Revolution in acute ischaemic stroke care: a practical guide to mechanical thrombectomy


Stroke is the most common cause of disability in Western Countries, and its lifetime risk is up to 25%. While managing acute stroke patients in hyperacute stroke units is regarded as having benefits for short and long term outcome, specific therapeutic options are limited. The first major option for treatment of ischaemic stroke was intravenous thrombolysis, paralleling its previous development in acute myocardial infarction. However, while use in the latter indication was widespread in the 1990’s, it has only been widely for stroke in the last ten years. This is probably because of the narrower therapeutic window and the more severe consequences of haemorrhagic complications in the brain. In addition, its benefits are actually relatively modest. In randomised clinical trials on use within three hours (bearing in mind that in the first hour a stroke often spontaneously recovers – termed a TIA), using NICE data (June 2007) 15% of patients have an improved outcome, but with a brain haemorrhage risk of 7% greater, and a major haemorrhage rate actually considerably worsening the stroke (>= 4 points on the National Institute of Health Stroke Severity Scale) of 1.7% . When delivered between 3 and 4.5 hours after stroke onset the benefits were not even clearly significant.

So it is not surprising that there has been a move, just like in cardiology a decade or two earlier, away from intravenous thrombolysis and towards direct intra-arterial catheter treatment. This article discusses this new treatment and the ramifications for delivery of such a service.

The paper, Revolution in acute ischaemic stroke care: a practical guide to mechanical thrombectomy, summarises recent evidence in favour of this treatment and the infrastructure required to manage patients in this way.

The Procedure

While the first such devices were approved for use in 2004, technical developments and the improved expertise that comes with experience show in recent studies published since 2010 on new generation devices that they yield major improvements in outcome. The HERMES collaboration meta-analysis revealed that 46% of patients had a good outcome with functional independence (grades 0-2 on the Modified Rankin scale) compared with 26.5% on best medical treatment. Most of the patients in both groups received intravenous thrombolysis, since in most study protocols patients had iv thrombolysis before going on to have thrombectomy an hour or so later. Mortality and the risk of brain haemorrhage did not differ between the two groups. The benefit seemed still to be present in patients over 80, and still present when patients did not receive iv thrombolysis, though the numbers in this case were smaller. While the window for thrombectomy was within 6 hours, there may still be improved outcomes up to 7.3 hours after symptom onset, but in generation faster intervention leads to greater benefit.

The procedure involves a number of variations depending on the Neuroradiologist and the particular nature of the thrombus. It may be done under general anaesthesia or local anaesthesia and sedation with anaesthetic support. A large gauge catheter is directed to the internal carotid via a femoral puncture, and an intermediate catheter inside it is directed to the Circle of Willis. Then a microcatheter inside that serves as a guide wire to the actual clot. The microcatheter is then removed and a stent retriever is placed within the clot, and pulled back to draw the clot to the intermediate catheter. Suction is applied to this catheter to remove the clot entirely. Some techniques involve directly removing the clot by suction on the intermediate catheter. A balloon may be located on the distal end of the clot to prevent forward movement. When removing the clot reveals a tight lumen, there is the further option to perform angioplasty or stenting to open the vessel. The same can apply to a more proximal carotid stenosis occurring in tandem with the more distal thrombus.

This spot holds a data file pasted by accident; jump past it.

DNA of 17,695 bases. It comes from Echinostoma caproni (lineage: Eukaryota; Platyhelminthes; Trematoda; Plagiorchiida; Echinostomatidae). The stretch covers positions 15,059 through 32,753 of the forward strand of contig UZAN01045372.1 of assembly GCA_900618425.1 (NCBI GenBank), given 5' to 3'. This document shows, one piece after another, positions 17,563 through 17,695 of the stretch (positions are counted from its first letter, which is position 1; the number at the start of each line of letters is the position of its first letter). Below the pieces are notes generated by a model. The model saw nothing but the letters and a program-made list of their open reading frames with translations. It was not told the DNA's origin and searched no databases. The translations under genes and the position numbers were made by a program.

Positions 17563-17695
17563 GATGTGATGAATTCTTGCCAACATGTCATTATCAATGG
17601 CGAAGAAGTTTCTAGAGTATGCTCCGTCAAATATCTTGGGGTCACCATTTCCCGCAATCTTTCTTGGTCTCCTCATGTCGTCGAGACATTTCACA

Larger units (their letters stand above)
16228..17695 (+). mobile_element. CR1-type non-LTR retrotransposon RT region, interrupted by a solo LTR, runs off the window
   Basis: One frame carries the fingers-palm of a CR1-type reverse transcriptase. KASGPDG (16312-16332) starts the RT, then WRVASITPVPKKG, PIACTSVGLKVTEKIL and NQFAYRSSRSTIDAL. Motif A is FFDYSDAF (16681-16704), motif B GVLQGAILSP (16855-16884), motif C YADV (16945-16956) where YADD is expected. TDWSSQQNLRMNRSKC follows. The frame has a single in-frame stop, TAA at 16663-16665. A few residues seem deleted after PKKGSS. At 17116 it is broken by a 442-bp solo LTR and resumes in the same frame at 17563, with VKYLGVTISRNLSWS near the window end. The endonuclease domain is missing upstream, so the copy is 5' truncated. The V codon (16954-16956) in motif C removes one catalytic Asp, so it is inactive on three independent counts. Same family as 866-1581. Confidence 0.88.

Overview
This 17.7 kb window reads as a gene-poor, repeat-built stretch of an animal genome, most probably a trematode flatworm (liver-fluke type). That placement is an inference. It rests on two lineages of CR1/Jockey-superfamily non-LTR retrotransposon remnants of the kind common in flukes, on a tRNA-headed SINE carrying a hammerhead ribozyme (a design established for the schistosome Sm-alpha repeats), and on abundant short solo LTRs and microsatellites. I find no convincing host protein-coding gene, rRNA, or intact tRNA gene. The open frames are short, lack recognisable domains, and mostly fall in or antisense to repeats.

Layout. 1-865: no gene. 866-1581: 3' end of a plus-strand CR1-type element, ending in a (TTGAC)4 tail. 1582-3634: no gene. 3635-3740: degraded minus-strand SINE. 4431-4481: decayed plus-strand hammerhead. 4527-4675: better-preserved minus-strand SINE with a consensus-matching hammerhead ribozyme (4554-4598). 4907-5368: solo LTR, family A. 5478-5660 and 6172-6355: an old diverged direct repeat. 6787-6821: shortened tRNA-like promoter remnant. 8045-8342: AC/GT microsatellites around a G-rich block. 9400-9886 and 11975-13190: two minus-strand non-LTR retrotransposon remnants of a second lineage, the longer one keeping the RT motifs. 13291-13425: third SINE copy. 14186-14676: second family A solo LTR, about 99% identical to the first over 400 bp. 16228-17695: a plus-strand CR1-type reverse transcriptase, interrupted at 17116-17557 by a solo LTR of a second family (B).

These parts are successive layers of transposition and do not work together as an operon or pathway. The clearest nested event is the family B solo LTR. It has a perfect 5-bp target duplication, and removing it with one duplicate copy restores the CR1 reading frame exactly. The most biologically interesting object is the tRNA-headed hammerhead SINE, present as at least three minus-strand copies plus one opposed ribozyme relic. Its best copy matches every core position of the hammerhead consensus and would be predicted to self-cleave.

The main complications are technical, including vessel perforation (1.6%), other symptomatic intrcranial haemorrhage (3-9%), subarachnoid haemorrhage (0.6 – 5%), arterial dissection (0.6 to 3.9%), or emboli distally (1-9%). In addition , there can be vasospasm or issues related to the puncture site. While the total incidence is 15%, not always is there any actual clinical adverse consequence.

  • While the time window for thrombectomy is wider than for intravenous treatment, there are other selection criteria that are more strict.
  • There should be a documented anterior circulation large vessel occlusion of the middle cerebral or carotid artery. (There is only limited evidence for efficacy in basilar occlusion.)
  • There should be good collateral cerebral circulation.
  • There should be relatively normal extracranial arterial anatomy from the technical viewpoint of passing the catheter.
  • There should be significant clinical deficit at the time of treatment, but this parallels the criteria for intravenous treatment and a large vessel occlusion with minimal clinical deficit nevertheless incurs a significant risk of clinical deterioration.
  • There should be a lack of extensive early ischaemic change on CT (according to ASPECTS score a threshold of 5). The role of more advanced imaging , eg CT perfusion to establish salvageable brain, is yet to be clarified.
  • Consideration should be given to pre-stroke functional status and the potential of benefit.
  • Patients should have had iv thrombolysis within 4.5 hours of symptom onset.

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